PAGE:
The Courier News from Blytheville, Arkansas on November 7, 1967 · Page 5
Get access to this page with a Free Trial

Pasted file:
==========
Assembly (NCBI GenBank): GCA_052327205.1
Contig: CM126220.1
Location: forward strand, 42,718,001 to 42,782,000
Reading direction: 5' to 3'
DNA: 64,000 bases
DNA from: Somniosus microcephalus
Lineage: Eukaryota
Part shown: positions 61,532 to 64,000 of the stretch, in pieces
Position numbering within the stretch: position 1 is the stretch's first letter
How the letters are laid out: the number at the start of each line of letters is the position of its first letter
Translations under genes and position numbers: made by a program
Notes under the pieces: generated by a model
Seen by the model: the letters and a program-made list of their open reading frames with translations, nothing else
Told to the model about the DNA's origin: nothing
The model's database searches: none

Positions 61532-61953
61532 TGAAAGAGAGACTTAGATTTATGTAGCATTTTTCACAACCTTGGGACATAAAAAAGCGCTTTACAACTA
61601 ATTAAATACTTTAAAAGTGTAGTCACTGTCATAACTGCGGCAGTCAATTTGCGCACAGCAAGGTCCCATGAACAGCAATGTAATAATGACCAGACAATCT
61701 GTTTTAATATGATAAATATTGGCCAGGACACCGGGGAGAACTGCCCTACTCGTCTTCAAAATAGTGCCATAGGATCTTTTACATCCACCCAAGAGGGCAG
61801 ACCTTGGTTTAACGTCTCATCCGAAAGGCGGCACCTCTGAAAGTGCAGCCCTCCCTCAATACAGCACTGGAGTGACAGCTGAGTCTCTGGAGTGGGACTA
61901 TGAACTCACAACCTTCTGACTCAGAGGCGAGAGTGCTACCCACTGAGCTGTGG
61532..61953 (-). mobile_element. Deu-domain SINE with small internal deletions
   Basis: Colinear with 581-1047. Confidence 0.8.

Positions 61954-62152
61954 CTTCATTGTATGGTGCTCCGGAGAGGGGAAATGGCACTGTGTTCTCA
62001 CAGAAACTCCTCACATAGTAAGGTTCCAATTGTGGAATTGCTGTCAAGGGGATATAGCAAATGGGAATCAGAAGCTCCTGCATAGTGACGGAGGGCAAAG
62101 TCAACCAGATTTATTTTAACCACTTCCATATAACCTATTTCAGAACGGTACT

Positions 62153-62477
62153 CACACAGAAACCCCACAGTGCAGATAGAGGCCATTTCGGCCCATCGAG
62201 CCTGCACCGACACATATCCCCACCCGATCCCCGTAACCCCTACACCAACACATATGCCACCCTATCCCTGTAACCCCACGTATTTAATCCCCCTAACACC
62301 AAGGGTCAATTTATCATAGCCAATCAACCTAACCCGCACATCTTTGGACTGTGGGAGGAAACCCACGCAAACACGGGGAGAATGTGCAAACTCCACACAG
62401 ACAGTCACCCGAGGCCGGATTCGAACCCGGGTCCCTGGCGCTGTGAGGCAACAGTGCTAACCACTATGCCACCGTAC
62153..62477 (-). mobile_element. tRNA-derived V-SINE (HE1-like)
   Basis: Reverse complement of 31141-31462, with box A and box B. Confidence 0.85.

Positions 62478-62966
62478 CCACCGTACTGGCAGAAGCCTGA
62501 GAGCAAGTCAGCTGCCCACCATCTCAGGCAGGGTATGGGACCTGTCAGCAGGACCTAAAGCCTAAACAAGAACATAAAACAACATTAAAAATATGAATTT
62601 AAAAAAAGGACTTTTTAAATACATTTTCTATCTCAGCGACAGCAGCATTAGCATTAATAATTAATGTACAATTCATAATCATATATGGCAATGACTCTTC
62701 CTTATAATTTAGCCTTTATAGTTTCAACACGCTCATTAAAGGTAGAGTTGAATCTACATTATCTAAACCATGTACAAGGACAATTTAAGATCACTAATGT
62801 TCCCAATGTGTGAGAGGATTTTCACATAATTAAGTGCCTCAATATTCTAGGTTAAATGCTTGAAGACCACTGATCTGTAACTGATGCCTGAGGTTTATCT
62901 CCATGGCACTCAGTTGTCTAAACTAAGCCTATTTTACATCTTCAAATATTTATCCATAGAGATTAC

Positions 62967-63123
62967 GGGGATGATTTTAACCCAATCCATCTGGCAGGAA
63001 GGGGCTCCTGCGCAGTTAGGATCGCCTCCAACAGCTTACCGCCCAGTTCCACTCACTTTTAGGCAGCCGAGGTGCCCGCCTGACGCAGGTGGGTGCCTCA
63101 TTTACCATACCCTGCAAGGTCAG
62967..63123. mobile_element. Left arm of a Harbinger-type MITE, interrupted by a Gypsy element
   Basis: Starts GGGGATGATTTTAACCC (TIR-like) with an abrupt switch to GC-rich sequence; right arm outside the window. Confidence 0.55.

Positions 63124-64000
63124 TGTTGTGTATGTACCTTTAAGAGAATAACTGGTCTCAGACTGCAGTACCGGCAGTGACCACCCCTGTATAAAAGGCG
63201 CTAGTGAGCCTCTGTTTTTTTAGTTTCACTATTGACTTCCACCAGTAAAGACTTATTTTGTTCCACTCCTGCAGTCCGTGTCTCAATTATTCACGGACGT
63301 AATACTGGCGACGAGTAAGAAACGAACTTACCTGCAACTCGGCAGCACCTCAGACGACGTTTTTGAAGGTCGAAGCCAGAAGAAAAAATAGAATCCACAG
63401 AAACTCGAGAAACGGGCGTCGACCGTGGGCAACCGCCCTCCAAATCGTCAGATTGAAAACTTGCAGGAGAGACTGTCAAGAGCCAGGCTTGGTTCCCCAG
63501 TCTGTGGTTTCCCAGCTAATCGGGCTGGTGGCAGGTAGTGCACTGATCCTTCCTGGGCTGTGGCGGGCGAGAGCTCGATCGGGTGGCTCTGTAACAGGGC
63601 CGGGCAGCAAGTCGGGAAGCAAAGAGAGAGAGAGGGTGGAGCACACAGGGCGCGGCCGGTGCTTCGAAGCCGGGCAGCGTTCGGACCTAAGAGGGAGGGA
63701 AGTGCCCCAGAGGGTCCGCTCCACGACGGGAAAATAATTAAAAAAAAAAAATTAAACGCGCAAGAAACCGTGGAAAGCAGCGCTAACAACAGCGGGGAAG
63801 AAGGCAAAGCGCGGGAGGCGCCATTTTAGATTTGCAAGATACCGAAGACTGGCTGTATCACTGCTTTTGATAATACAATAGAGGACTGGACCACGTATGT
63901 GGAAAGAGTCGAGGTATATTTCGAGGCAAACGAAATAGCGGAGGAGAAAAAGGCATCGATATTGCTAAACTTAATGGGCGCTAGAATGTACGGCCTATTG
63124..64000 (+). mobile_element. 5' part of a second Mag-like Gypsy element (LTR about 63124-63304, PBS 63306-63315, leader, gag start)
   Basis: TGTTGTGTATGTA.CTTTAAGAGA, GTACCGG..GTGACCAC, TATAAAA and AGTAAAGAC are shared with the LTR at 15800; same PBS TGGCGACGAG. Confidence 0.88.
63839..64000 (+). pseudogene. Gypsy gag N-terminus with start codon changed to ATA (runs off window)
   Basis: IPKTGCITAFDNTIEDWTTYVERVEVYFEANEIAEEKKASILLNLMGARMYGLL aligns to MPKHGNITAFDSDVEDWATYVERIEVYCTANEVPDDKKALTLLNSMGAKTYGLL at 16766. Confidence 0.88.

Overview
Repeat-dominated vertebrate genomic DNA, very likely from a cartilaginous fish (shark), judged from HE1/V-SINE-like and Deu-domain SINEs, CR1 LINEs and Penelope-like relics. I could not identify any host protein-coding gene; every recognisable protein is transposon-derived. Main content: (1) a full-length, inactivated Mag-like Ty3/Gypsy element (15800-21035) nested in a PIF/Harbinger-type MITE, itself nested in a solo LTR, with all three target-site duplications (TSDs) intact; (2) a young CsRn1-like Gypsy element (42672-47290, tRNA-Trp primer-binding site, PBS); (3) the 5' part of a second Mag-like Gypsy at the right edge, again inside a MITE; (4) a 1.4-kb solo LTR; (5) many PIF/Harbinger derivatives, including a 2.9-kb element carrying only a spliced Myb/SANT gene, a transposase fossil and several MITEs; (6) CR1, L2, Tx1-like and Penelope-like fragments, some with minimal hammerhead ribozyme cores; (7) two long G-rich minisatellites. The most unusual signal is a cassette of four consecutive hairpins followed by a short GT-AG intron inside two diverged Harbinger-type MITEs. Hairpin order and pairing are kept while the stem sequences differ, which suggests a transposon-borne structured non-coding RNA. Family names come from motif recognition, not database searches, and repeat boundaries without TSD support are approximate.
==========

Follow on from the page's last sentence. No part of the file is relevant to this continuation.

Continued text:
The Courier News from Blytheville, Arkansas · Page 5

Blytheville, Arkansas
Issue Date:
Tuesday, November 7, 1967
Page 5
Start Free Trial